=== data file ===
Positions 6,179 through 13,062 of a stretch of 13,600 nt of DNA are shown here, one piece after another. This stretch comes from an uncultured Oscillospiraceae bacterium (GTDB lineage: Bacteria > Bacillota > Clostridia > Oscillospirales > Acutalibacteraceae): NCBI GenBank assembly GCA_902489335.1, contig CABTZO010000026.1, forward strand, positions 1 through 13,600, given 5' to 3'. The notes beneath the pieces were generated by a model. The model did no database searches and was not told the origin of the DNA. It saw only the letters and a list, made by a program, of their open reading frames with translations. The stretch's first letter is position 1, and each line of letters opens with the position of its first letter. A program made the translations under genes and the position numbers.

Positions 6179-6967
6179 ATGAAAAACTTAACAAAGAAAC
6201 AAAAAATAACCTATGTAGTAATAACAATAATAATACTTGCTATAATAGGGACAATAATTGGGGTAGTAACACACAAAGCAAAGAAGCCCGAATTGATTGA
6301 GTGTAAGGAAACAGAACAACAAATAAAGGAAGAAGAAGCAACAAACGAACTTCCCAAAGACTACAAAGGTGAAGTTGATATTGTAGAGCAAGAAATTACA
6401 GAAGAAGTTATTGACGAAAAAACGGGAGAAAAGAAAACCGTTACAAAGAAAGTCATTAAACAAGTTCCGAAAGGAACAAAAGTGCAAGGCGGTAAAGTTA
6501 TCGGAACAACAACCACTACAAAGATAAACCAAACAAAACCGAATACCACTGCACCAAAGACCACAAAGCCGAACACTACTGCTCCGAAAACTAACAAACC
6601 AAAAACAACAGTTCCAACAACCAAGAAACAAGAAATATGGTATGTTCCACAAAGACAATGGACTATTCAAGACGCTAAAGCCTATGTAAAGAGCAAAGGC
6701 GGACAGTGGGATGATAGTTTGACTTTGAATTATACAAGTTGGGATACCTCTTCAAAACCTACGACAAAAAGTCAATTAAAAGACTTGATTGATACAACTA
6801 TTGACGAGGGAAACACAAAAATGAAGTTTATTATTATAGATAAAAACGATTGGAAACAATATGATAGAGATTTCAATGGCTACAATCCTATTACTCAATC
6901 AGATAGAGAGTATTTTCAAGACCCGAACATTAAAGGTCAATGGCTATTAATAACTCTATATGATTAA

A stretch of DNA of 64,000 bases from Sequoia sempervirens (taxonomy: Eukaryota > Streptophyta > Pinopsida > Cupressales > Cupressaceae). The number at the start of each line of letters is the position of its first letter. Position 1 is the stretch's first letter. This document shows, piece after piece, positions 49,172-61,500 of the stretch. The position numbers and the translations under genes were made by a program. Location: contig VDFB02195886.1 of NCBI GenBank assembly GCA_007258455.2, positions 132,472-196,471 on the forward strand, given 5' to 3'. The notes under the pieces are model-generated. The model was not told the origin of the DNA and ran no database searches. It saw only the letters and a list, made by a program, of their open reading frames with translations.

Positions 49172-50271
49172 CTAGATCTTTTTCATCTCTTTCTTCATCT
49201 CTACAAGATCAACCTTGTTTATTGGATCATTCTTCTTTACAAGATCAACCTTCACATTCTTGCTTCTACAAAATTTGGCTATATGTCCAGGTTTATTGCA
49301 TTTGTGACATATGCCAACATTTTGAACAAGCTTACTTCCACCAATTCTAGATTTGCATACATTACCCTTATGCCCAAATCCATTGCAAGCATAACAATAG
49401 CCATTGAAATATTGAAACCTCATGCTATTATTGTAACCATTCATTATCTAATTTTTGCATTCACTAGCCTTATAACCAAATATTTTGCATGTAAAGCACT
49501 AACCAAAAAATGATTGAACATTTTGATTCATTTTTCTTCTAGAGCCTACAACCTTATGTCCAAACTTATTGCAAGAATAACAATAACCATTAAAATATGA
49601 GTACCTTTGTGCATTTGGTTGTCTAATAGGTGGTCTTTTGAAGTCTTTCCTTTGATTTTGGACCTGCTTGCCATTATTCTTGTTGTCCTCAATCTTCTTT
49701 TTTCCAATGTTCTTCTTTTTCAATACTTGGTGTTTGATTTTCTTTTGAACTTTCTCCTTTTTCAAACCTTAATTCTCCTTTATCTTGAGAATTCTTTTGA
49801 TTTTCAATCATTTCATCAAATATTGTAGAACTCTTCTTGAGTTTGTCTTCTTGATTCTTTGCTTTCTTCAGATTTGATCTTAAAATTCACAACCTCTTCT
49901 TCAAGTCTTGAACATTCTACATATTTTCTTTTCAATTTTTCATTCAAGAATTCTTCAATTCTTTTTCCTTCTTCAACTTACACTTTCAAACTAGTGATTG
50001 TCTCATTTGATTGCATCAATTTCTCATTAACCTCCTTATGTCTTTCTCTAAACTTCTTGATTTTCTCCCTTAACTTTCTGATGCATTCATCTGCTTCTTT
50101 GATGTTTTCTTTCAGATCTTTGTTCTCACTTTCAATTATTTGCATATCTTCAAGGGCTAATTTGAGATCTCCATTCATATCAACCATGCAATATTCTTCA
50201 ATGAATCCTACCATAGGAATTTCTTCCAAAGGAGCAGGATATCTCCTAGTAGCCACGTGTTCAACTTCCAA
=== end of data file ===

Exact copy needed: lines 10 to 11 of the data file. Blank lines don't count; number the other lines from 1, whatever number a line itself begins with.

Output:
6801 TTGACGAGGGAAACACAAAAATGAAGTTTATTATTATAGATAAAAACGATTGGAAACAATATGATAGAGATTTCAATGGCTACAATCCTATTACTCAATC
6901 AGATAGAGAGTATTTTCAAGACCCGAACATTAAAGGTCAATGGCTATTAATAACTCTATATGATTAA